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A medical scheduler creates a schedule for a medical practice or clinic, balancing the needs of patients with care providers to fit patients in and adjust the schedule as necessary to accommodate emergencies and other events. Medical schedulers work in the front office to interact with patients in person and also handle phone and email communications for the office. This work has no special requirements, but good people skills and computer literacy are usually preferred.
When a patient contacts a medical office for an appointment, the medical scheduler collects some basic information to determine the urgency of the issue and make an estimate about the length of time needed for the appointment. The scheduler also takes note of any procedures and equipment that may be needed, like an x-ray suite or a blood collection. With this information, the scheduler can offer the patient some appropriate appointment times and make the appointment.
Medical schedulers may send out reminder calls, emails, or cards to make sure patients know when to come in. They handle cancellations, rescheduling as appropriate. If a patient cancels with little notice, the medical scheduler may also make a note that the patient should be billed for the appointment, if this is part of the policy of the practice. In the event schedules start to run behind because of long appointments or technical problems, it is the job of the medical scheduler to get them back on track, moving appointments and taking other steps if necessary.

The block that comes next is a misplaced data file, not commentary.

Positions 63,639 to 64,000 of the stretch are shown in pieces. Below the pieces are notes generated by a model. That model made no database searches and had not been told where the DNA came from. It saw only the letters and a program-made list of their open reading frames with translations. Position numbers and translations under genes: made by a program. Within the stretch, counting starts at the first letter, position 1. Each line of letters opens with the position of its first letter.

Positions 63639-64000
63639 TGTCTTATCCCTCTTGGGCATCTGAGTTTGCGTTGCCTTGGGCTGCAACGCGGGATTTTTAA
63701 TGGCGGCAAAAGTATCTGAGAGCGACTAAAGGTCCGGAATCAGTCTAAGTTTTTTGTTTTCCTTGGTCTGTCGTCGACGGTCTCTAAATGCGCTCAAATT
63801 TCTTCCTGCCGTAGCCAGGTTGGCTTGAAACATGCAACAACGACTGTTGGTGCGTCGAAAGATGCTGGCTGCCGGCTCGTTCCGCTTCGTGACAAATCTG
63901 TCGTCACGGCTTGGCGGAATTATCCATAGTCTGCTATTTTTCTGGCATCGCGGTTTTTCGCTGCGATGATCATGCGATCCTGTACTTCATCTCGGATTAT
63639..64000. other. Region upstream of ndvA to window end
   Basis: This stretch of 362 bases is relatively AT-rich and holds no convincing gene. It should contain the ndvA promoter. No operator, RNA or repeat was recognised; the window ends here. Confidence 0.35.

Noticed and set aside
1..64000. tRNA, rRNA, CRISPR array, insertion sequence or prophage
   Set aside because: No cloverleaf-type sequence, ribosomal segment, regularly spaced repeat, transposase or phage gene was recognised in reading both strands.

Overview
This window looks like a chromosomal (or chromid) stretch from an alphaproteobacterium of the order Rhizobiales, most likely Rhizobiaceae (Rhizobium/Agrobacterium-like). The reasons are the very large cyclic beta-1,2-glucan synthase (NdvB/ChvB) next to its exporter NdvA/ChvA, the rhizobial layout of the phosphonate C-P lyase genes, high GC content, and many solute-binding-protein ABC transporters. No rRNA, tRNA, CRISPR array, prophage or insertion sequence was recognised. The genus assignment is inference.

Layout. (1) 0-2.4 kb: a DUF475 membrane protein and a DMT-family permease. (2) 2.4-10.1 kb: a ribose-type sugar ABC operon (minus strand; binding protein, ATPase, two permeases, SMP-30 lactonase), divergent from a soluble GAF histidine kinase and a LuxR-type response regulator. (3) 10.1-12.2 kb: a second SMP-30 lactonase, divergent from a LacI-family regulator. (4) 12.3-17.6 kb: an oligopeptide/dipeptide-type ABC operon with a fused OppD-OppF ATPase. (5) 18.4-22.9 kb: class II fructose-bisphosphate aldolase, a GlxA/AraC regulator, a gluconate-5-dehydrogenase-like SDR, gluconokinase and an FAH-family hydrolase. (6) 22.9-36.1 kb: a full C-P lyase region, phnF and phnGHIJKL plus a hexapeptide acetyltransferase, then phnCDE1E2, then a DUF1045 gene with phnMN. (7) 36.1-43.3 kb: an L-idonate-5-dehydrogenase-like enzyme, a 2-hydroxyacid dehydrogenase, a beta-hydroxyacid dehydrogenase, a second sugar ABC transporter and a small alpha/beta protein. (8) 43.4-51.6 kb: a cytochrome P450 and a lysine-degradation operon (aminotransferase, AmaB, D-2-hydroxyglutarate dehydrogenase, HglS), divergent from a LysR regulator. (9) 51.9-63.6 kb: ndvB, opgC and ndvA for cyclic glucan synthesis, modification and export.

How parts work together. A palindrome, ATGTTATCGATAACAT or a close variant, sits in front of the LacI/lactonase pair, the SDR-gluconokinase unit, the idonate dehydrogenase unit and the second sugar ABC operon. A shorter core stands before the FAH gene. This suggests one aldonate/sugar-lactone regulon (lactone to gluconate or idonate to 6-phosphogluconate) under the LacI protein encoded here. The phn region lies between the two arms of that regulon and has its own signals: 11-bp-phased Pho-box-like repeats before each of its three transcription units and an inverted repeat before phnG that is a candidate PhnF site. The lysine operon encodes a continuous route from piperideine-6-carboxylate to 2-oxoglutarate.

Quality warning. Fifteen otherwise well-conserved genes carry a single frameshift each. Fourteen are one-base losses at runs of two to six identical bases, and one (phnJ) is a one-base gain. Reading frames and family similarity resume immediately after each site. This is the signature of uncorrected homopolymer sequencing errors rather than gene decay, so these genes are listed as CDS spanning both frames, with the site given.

In some practices, a medical scheduler also pulls paperwork and forms to prepare for appointments, and may also lay out supplies. In others, this is the responsibility of nurses and other technicians who prepare the clinic for the day. The scheduler is also responsible for making sure adequate staff are available, and coordinates staff members to make them aware of the daily schedule. If a patient needs a blood draw, for instance, the medical scheduler makes sure the technicians have this in their schedule so they are ready when the patient arrives.
No particular training is necessary to work as a medical scheduler, although a short course in medical terminology and business practices can be helpful. Previous reception and public service experience is often helpful for applicants, and skills like bilingual abilities can potentially be useful on an application. The medical scheduler handles confidential information and may need to pass a background check or agree to sign paperwork indicating acceptance and understanding of office privacy policies.
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